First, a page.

Describe some medical and industrial applications of radioisotopes
There are many applications of radioisotopes in medical and industrial fields. In the medical field, radioisotopes are mainly used for imaging/diagnosis and for treatment. In imaging, the transmission of radiation through the body and the degree to which radiation is absorbed can be used to remotely examine the body. They are often used to examine brain activity (using Positron Emission Tomog- raphy). By injecting radioisotopes into the body and examining where they end up (made possible because the radioisotopes are emitting radiation), the circulatory system can be investigated. Fi- nally, radioisotopes are frequently used to kill cancer cells, the radiation destroying them. In industry, they are used to examine stress fractures in metals such as in aircraft wings (because although the fractures may not be visible, radiation can pass through them), detecting leaks in pipes that may be otherwise difficult to find (since radiation will escape from a leaking pipe), and to irradiate medical supplies and food to kill bacteria.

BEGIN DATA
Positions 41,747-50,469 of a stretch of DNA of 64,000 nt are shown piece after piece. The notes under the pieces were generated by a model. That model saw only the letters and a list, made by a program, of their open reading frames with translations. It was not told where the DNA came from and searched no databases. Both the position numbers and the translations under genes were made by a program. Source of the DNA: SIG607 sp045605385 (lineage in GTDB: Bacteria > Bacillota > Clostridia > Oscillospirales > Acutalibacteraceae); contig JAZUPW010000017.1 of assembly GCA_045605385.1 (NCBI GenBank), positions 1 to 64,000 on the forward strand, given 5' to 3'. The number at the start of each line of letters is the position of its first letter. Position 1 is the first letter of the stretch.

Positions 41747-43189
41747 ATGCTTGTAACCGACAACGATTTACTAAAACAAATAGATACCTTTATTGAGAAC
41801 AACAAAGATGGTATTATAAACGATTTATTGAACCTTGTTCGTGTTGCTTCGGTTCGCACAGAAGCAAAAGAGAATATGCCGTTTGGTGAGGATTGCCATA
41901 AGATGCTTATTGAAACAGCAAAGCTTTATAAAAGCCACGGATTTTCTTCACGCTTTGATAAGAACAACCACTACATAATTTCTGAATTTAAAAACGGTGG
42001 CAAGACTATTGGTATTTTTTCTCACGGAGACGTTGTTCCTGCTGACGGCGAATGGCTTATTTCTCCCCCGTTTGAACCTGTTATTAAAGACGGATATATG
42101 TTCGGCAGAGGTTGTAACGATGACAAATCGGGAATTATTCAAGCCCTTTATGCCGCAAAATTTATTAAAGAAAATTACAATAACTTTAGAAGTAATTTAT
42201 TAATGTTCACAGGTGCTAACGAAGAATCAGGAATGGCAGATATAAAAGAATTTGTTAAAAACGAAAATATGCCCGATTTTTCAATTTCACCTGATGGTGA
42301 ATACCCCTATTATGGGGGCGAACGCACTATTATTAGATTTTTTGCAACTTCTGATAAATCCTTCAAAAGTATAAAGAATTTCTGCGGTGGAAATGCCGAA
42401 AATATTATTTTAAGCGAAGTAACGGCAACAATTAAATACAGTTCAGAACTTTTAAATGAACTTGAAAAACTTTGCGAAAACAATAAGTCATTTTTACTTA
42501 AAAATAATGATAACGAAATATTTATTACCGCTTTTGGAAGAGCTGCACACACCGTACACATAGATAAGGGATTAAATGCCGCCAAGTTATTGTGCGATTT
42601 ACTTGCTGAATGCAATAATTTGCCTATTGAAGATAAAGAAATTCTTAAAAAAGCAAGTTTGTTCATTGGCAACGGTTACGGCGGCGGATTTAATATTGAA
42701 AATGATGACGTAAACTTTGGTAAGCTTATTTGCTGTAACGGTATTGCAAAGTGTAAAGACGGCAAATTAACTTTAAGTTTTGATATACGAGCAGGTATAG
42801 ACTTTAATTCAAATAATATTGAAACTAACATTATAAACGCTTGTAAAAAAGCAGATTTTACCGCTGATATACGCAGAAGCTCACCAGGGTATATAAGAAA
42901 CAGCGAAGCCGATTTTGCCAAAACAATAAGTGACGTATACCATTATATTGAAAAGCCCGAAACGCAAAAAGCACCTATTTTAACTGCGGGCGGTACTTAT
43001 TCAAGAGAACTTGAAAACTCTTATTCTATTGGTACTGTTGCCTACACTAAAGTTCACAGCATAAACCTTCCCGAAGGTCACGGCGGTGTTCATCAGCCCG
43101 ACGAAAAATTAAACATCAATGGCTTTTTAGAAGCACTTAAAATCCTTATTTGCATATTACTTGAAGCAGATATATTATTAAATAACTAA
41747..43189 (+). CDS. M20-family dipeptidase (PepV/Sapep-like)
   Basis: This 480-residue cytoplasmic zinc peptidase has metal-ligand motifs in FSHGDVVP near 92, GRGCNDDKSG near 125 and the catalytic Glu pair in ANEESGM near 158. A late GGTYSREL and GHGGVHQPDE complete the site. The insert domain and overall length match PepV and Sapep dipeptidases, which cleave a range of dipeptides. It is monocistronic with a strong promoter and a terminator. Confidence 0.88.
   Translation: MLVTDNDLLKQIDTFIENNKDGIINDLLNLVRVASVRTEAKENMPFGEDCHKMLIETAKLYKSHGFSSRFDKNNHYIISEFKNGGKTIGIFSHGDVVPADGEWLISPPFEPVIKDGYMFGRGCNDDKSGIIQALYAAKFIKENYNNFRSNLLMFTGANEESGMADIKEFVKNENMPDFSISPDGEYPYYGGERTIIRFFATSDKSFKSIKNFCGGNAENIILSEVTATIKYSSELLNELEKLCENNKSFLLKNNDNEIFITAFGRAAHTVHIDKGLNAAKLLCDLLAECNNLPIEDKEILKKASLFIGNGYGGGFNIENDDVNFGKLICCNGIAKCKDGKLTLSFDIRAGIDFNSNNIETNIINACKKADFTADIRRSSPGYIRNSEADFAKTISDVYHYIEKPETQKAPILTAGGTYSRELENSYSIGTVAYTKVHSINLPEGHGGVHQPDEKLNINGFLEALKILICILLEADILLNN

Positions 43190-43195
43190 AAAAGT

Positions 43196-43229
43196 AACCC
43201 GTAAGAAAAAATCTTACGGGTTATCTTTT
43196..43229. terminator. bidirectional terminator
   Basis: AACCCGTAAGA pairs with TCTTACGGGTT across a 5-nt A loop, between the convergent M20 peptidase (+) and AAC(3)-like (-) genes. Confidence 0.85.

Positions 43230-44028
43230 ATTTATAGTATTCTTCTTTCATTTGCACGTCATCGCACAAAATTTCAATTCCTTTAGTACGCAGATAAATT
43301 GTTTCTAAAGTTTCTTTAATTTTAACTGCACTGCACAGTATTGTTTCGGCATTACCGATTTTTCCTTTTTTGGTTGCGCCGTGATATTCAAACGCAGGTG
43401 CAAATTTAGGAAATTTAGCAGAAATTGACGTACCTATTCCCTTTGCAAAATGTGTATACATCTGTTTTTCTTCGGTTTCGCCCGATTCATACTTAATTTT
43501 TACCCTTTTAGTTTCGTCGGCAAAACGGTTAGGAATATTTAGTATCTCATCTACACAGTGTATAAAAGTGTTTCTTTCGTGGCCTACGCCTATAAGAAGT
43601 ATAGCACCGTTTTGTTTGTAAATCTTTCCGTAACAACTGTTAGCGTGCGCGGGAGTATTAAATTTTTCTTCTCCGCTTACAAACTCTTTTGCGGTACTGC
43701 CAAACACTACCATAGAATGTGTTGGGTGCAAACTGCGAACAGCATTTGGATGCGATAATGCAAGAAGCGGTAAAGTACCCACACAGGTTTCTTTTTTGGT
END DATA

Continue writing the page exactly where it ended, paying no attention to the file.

Remember- Radioisotopes are in medicine used for imaging and cancer treatment, while in industry they are used to examine stress fractures and to sterilise objects and food.
Identify data sources and gather, process and analyse information to describe the use of a named isotope in medicine, agriculture and engineering